Yesterday was a day of ecstasy. I wasn’t expecting ecstasy, agony certainly…I was trying to work out why.
It could have been grace
maybe it was flow
maybe it was good stress
It came on while I was walking and stayed all day.
maybe it was the walking
perhaps we are made for walking
perhaps it was the soft Galician countryside, and the small farms I was walking through
I know we have been given mindful states of mind, and one of those is an ecstatic state of mind. I have also experienced it skiing, the song of ecstasy.
I think it is a gift, part of what means to be fully human, from the Giver of gifts. It is a created gift to experience in creation.
The tree of our life can be healthy, except we are carrying burdens, and within those burdens is psychological and spiritual waste.
I came across this tree on my Camino walk, which symbolised those unnecessary burdens. One of the reasons for doing this pilgrimage is to lay down the burdens, to let go of the psychological and spiritual waste within those burdens.
I was inspired to do a longer walk through the daily practice of short mindful walks. On this longer walk I have chosen a hat, socks and shirts that can ‘wick’ moisture – move moisture away from the skin. I have found short mindful walks act like emotional ‘wicking,’ and very important in the day-to-day regulation of emotion. My belief is that the Camino walks can allow the baggage of the last seven years to trail behind me.
As I become emptied of psychological and spiritual waste, I can be filled with hope, love and faith. The evaporation of waste enables the condensation of love.
I’ve just done the first day of my six day walk along the Camino from Sarria to Santiago de Compostela. At 22 kms it is the longest walk I have done since a teenager. In preparing for the walk people advised me to push enough in the training to find the hot spots, the parts of the foot that blister first.
I was then given two tips, one to use special plasters that act like second skin, and the second is to use Vaseline on your feet to stop rubbing. Both worked I’m pleased to say. Although I have found one extra hot spot.
In the stress of life we can have hot spots, certain events that makes us anxious, or sad, or angry. Mindfulness doesn’t take away stress but it acts like a second skin plaster, or like Vaseline to reduce the friction that causes us to react rather than respond to difficulties.
What are your hot spots? And how do you handle them?
It was six o’clock in the morning. I could hear the wind whistling outside and rattling against the windows. I got out of bed and pulled back the curtains. There was the moon, but it was the moonlight dancing on the waves of Lee Bay that drew me like a magnet.
It shook me. I was filled with wonder. I was enchanted. I opened the window and felt the cold wind on my face. I heard the wild owl call. It was a gift. Something inside me stretched and woke up. I felt drunk with the glory of it. The part of me not domesticated by double glazing, street lights and central heating thrilled with the wonder of the transcendent trail of light. I walked on the water with my eyes.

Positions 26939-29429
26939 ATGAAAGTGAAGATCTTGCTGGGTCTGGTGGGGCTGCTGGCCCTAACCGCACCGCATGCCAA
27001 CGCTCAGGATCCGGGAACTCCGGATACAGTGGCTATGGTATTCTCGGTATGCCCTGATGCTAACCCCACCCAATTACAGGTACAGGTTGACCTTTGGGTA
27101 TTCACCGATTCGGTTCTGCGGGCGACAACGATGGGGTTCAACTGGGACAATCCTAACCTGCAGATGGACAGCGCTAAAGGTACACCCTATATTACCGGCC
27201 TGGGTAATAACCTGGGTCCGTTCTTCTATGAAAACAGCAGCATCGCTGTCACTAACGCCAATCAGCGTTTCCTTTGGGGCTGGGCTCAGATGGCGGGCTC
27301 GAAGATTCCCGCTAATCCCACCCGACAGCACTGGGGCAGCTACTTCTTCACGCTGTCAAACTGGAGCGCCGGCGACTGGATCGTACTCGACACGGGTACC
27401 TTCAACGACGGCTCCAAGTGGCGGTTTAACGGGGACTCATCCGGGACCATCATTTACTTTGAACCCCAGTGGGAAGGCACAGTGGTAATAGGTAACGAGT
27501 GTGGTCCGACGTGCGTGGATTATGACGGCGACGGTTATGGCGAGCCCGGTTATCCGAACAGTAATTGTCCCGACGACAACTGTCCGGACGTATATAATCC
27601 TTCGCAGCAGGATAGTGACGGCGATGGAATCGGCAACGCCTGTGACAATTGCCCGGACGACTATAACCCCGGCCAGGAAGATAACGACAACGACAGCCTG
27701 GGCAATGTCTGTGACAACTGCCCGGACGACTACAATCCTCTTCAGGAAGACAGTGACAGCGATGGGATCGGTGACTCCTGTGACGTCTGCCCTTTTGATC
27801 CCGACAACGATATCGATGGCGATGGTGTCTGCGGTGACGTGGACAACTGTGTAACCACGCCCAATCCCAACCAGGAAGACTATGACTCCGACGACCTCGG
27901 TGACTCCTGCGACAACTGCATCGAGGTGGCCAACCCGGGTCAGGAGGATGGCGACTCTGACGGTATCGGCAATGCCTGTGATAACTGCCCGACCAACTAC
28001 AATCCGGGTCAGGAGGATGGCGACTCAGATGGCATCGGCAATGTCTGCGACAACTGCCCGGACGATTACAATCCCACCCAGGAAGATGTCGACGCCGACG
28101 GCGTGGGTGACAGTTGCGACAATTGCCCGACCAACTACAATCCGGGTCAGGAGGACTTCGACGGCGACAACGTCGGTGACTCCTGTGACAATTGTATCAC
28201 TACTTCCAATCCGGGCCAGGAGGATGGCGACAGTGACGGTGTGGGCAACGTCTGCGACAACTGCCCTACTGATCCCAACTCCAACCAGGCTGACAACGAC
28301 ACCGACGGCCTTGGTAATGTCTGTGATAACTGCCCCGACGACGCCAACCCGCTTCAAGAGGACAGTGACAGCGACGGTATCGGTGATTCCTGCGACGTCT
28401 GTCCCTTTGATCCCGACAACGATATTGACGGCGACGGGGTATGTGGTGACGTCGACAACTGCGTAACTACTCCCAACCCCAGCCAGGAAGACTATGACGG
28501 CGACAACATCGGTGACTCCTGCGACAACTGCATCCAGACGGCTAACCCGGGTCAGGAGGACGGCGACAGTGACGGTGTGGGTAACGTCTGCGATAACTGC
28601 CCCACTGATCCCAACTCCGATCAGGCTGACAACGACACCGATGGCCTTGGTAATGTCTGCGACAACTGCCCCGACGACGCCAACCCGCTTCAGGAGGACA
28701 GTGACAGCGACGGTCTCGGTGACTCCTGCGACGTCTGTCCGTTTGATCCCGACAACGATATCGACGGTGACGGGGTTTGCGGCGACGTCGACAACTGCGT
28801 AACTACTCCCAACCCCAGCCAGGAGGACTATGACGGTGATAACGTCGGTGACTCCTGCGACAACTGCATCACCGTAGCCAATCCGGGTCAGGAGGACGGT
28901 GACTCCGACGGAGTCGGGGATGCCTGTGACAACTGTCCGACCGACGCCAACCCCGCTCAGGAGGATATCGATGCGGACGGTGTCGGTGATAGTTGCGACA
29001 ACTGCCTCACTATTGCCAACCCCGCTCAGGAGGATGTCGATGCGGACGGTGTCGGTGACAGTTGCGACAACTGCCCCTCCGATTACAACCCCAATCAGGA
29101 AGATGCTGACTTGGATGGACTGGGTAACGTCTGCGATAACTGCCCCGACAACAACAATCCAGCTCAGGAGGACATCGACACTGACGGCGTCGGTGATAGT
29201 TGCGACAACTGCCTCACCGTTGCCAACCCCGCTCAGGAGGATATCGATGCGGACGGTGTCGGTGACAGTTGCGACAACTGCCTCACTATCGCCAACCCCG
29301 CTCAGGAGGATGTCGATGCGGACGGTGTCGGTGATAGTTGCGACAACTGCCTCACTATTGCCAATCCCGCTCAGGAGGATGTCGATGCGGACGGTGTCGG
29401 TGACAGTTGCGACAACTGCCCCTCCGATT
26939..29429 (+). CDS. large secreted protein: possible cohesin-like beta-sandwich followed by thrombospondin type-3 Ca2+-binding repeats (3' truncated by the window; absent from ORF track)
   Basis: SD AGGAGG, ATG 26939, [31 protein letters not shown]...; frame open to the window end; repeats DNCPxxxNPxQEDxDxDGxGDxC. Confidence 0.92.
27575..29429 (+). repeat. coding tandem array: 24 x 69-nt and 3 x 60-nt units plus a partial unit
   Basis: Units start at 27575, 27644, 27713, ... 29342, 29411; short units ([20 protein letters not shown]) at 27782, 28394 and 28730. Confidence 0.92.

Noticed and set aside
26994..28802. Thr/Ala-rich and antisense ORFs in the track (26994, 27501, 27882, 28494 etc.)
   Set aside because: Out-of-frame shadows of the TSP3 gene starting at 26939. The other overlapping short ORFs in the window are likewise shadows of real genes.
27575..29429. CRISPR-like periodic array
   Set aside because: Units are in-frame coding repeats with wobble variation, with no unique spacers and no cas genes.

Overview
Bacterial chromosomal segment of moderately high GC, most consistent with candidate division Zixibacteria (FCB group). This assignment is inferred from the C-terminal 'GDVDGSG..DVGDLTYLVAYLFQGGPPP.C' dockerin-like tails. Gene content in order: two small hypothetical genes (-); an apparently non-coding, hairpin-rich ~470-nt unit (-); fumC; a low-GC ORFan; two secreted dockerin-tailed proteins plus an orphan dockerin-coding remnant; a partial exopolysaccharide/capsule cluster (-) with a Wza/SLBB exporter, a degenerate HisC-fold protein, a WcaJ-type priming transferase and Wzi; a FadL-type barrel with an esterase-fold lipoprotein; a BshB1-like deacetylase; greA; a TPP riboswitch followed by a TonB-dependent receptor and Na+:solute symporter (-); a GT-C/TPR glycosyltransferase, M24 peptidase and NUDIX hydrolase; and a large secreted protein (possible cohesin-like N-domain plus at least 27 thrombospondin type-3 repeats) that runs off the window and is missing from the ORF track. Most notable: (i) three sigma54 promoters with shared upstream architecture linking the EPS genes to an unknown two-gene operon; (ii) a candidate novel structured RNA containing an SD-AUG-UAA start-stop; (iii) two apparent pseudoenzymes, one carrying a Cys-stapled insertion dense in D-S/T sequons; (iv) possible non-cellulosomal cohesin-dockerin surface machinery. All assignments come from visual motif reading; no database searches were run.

I was on a retreat at Lee Abbey in Devon leading on the Mindful Christian retreat. The Lee Abbey estate is set within Exmoor National Park, designated a Dark Sky Reserve. The only light I could see was the light of the moon, and that light was dancing in the dark.
I was delighted the next day to see what looked like Lee Abbey’s star-gazing bench…
Mindfulness is a natural capacity we have, a capacity to be fully aware, to completely dwell within our senses, our experiential self. It is there, very often, that we find rapture as we consider the night sky above. It can also help us access the transcendent and spiritual. Lee Abbey is a ‘thin place’ to the transcendent.
Please see the link below to the Association of Christian Counsellors (ACC) website:
I have just uploaded a new video on Mindful Relationships: our relationship with our own self; our relationship with others, creation and God. You can find it on You Tube and here is the link:
I am in the orchard in the gardens of Glastonbury Abbey, which as a guest at Abbey House Retreat Centre, you are allowed to enter. It is 11.40 a.m. And the scent of the apples is so heavy, it hangs in the air like a mantle. It is overwhelming and intoxicating.
I feel overwhelmed with wonder and tears, a garden has become Eden, nature has become creation. As I look around I wonder what century I am in, it could be 700 A.D. So timeless and English does the orchard feel.
I am reminded of other times when it feels like I have been clinging to a cliff edge, the edge of a ruin, but stubbornly hanging on, like a little plant blown to the edge of life by the wind.
Even there it is possible to blossom in the face of difficulty. The tricky thing is not to cling to the radiant moments or push away the more difficult ones. The key is to experience them as they are.
Afterwards I am often aware that God was there in the difficulties, as He is so abundantly there in the moments of epiphany and wonder.
Going on retreat enables us to see more clearly, and respond with gratitude to life and to the Giver of Life.